| Breakfast: ||A fluu buffet breakfast in the Garden Room.|
| Morning: ||We board the motor coach for field trip to Pt. Cabrillo Lighthouse, Mendocino Botanical Gardens and Fort Bragg. The Mendocino coast was home to hundreds of sawmills. The demand for lumber became even greater after the 1906 earthquake and conflagration in San Francisco, and that same year Congress appropriated $50,000 for a lighthouse on Point Cabrillo. Construction on the station, which was considered one of the most desirable assignments in the district due to its proximity to supplies and a school, began in 1908.
The combination lighthouse and fog signal building resembles a small church with a 47-foot octagonal tower attached to the eastern end of the small one-and-a-half-story fog signal building. Two eighteen-horsepower engines housed in the building ran an air compressor that powered twin sirens protruding from the western end of the roof. A third-order Fresnel lens, manufactured in England by Chance Brothers, was installed in the lantern room. To produce a white flash every ten seconds, the four-sided lens was made to revolve three times every two minutes, using a weight suspended in the tower.
Mendocino Coast Botanical Garden, the only public garden to front directly on the Pacific Coast, was founded in 1961 by retired nurseryman Ernest Schoefer and his wife,Betty. Ernest's keen eye spotted the ample supply of water augmented by the mild coastal climate and quality soil essential to acid-loving plants like Rhododendrons.The Grand Opening of the Garden was in 1966. By 1992, the Gardens had been purchased with grants from the California Coastal Conservancy and transferred to the Mendocino Coast Recreation and Park District.
| Lunch: ||In prehistoric days, the area now known as Fort Bragg was home to the Native American Indians, most of whom belonged to the Pomo tribe. They were hunter-gatherers who lived close to the land and sea along the northern coast of California. In the summer of 1857, First Lieutenant Horatio G. Gibson, then serving at the Presidio in San Francisco, established a military post on the Mendocino Indian Reservation approximately one and one-half miles north of the Noyo River. He named the camp for his former commanding officer Captain Braxton Bragg, who later became a General in the Army of the Confederacy. The official date of the establishment of the fort was June 11, 1857. Its purpose was to maintain order on the reservation.By 1867 the reservation and military outpost at Fort Bragg were abandoned. By 1869 small lumber mills were being built at the mouth of every creek. Ranches were settled. By 1873 Fort Bragg had an established lumber port at Noyo. Fort Bragg was incorporated in 1889.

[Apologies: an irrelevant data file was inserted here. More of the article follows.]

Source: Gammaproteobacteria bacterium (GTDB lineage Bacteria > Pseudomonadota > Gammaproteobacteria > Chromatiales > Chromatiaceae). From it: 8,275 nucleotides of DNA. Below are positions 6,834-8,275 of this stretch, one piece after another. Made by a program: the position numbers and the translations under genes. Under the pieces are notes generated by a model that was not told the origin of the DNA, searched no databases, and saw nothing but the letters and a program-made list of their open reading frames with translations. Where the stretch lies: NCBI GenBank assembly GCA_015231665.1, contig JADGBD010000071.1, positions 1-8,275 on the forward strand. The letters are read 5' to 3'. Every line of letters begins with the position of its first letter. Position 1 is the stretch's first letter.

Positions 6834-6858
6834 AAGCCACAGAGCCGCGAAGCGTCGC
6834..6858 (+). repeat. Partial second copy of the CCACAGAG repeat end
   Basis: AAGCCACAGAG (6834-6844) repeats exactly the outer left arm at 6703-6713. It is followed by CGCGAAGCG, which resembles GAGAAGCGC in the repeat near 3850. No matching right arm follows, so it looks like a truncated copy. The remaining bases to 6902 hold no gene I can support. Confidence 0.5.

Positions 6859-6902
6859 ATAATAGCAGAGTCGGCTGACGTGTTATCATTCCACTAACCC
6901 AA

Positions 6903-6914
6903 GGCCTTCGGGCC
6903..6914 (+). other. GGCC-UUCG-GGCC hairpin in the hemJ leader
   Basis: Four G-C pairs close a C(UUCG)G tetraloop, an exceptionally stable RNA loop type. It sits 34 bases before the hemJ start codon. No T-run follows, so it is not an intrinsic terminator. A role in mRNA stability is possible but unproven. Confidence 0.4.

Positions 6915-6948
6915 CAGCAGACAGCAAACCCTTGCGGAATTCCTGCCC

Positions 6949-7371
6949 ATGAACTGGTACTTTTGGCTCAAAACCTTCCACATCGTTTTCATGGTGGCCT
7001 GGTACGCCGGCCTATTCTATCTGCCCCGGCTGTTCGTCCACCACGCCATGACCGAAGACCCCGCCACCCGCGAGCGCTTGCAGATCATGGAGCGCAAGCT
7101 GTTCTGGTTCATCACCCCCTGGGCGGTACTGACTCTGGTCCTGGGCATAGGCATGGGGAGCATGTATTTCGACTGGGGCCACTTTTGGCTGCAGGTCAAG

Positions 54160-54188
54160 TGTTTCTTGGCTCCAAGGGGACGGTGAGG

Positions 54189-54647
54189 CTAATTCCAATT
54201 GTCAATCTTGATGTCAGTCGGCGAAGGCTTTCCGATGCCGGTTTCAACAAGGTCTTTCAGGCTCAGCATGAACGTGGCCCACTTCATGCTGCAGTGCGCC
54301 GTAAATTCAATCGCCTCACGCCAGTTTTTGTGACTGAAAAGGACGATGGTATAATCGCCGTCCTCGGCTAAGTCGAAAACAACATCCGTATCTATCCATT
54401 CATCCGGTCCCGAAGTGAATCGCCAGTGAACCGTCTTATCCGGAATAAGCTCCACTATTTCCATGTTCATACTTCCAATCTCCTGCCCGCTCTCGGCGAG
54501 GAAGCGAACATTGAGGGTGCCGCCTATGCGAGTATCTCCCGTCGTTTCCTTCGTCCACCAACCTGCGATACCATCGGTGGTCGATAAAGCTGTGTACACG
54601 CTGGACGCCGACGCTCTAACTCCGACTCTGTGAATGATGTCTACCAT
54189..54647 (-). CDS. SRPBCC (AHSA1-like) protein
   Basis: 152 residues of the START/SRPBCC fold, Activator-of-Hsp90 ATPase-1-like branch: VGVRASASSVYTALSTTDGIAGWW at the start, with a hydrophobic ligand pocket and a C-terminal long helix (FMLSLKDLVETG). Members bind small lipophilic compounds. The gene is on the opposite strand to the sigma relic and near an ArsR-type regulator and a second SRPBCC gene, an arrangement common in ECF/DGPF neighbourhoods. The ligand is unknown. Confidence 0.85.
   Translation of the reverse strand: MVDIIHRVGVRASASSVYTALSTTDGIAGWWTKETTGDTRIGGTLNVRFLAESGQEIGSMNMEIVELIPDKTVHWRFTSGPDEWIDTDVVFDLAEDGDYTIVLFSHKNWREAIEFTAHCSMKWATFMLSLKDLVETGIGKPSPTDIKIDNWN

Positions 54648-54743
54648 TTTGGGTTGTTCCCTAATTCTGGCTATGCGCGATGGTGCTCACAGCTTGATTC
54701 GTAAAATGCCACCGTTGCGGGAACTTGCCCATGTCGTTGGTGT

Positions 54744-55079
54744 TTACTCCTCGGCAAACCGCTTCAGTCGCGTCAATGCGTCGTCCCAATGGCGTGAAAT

We enjoy a picnic lunch at MacKerricher State Park. MacKerricher State Park offers a variety of habitats; beach, bluff, headland, dune, forest and wetland. Tidepools are along the shore. Seals live on the rocks off the park’s Mendocino coast. More than 90 species of birds visit or live near Cleone Lake, a formal tidal lagoon. During winter and spring, the nearby headland provides a good lookout for whale watching.
| Afternoon: ||After lunch we take a walk along the park's boardwalk with a knowledgeable local instructor. We have a chance to observe the harbor seals, grey whales depending on the season and many species of shore and pellagic birds.
We board the motor coach and continue our field trip to view the Pygmy Forest with our instructor.The Pygmy Forest in Van Damme State Park is truly Lilliputian. Sixty-year-old cypress trees are but a few feet tall and measure a half-inch in diameter. Our walk takes us along a nature trail, built upon an elevated wooden walkway, looping through the Pygmy Forest.
The Pygmy Forest is truly unique with mature, cone-bearing cypress and pine trees the may stand six inches to eight feet tall.|
| Dinner: ||We are served a plated dinner in the Garden Room.|
| Evening: ||We watch the 1956 American Comedy movie "The Russians Are Coming!" which was filmed in Mendocino.. Based on the Nathaniel Benchley juvenile novel, The Off-Islanders, it was adapted for the screen by William Rose. The movie tells the Cold War story of the comedic chaos which ensues when the Soviet submarine, Спрут (Sprut, Squid), accidentally runs aground near a small New England town.